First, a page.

Fayette BoE extends Supt. Bearden’s contract
‘Vision’ touted as board votes 5-0 for added 18 months to 2015
There was virtually no discussion to a motion made Monday night at the Fayette County Board of Education to extend Superintendent Jeff Bearden’s contract by 18 months. The contract was set to expire in January 2014. The board voted 5-0 on the measure.
Listed as “Superintendent’s Contract” on the agenda, board member Janet Smola made the motion that Bearden’s contract be extended through June 2015, effectively extending it for 18 months after the current contract expiration date. The motion also included the provision that the extension include a cost of living increase if such an increase is given to all certified school system employees.
Bearden currently gets paid a base of $153,000 a year.
The motion received a second by board member Terri Smith.
Chairman Leonard Presberg called for a discussion on the motion. Hearing none, Presberg said he hears a lot of support for Bearden in the community, adding that Bearden’s vision for the school system mirrors the message on needed changes in public education for the future coming from other areas statewide.
“I strongly support the motion to extend the superintendent’s contract and to give him the time and flexibility to continue us on this journey,” Presberg said.
Smith also commented on the motion. Agreeing with Presberg, she supported the contract extension that would give Bearden a total of three more years, including the 18-month extension, to continue his work with the school system.
The vote was 5-0, though board member Marion Key hesitated before casting her vote.
After the meeting Presberg and Smith were asked why Bearden’s contract was extended even though he was only halfway through the three-year contract period.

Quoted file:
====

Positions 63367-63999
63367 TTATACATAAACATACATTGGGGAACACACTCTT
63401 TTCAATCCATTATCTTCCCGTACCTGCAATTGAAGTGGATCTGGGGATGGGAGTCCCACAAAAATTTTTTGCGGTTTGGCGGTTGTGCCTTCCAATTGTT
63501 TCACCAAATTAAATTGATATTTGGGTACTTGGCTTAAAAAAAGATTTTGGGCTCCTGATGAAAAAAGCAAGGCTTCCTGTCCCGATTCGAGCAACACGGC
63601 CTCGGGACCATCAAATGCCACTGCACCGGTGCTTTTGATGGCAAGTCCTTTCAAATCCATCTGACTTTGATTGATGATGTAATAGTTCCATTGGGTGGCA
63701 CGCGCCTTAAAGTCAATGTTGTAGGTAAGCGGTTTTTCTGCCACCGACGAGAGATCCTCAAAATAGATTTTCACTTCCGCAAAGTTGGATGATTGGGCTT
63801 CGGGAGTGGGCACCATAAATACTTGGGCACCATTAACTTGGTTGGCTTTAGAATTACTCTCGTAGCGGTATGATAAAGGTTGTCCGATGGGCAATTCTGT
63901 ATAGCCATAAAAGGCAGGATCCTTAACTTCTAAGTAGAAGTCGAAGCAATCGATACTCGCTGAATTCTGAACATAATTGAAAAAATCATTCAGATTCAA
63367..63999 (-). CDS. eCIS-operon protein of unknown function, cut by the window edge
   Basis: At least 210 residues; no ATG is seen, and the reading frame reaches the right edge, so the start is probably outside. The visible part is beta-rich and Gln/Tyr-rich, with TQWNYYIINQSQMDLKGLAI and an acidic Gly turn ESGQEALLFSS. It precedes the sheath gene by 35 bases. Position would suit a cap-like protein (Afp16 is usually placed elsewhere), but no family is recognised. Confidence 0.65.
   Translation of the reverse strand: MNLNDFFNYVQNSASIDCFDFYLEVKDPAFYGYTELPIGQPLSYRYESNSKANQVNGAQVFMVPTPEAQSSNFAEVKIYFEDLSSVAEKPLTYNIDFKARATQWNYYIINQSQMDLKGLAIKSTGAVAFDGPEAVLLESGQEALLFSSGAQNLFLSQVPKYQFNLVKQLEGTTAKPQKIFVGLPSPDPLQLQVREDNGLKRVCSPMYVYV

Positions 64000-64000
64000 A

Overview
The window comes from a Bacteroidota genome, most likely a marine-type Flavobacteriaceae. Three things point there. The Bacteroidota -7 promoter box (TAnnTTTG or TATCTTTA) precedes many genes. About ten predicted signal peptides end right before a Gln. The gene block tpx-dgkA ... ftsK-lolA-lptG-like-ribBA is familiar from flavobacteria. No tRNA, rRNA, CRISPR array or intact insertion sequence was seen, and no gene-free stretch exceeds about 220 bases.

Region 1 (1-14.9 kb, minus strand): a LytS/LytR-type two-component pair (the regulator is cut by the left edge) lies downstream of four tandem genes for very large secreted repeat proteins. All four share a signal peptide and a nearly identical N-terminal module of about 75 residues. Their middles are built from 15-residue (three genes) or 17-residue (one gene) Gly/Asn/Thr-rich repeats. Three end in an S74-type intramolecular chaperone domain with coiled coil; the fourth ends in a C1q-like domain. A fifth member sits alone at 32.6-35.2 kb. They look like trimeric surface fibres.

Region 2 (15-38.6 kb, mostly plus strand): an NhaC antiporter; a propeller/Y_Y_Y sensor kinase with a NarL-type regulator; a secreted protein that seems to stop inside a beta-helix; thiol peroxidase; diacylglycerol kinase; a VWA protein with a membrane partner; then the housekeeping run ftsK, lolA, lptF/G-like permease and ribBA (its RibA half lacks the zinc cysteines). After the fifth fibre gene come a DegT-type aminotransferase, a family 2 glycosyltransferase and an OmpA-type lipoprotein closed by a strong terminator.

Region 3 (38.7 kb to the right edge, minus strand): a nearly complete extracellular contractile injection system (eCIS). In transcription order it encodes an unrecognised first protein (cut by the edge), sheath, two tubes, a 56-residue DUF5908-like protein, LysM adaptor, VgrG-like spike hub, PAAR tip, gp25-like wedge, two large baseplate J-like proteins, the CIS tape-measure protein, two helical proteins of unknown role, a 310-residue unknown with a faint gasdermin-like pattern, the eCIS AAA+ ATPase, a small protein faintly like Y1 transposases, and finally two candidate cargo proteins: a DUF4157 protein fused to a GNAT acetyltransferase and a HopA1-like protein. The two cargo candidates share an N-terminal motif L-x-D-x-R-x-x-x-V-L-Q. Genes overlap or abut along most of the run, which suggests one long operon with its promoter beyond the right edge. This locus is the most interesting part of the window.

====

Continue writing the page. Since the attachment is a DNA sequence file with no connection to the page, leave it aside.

“To give him the security of a three-year contract. He (initially) had a three-year contract and we don’t want to lose him in December of next year. So it’s like what he started with, three years,” Smith said.
Smith continued her comment, noting that typically a superintendent’s contract runs along the lines of the fiscal year, so it made sense to have the contract end at the end of the fiscal year rather than halfway through the fiscal year that runs July through June.
Asked if the contract extension might have anything to do with the make-up of the school board potentially changing in January following the elections, Presberg said, “Given the budget and a lot of things that are distressing I think it’s important for us at this time, and given all the hard things we’re doing, to show support that we have for his vision for our system. As we move forward with the strategic plan adoption and move into the fall with probably the hardest thing a school board has to do, which is closing schools, I think the staff and the community need to know that regardless of all this hard stuff we support what he’s trying to do with this system.”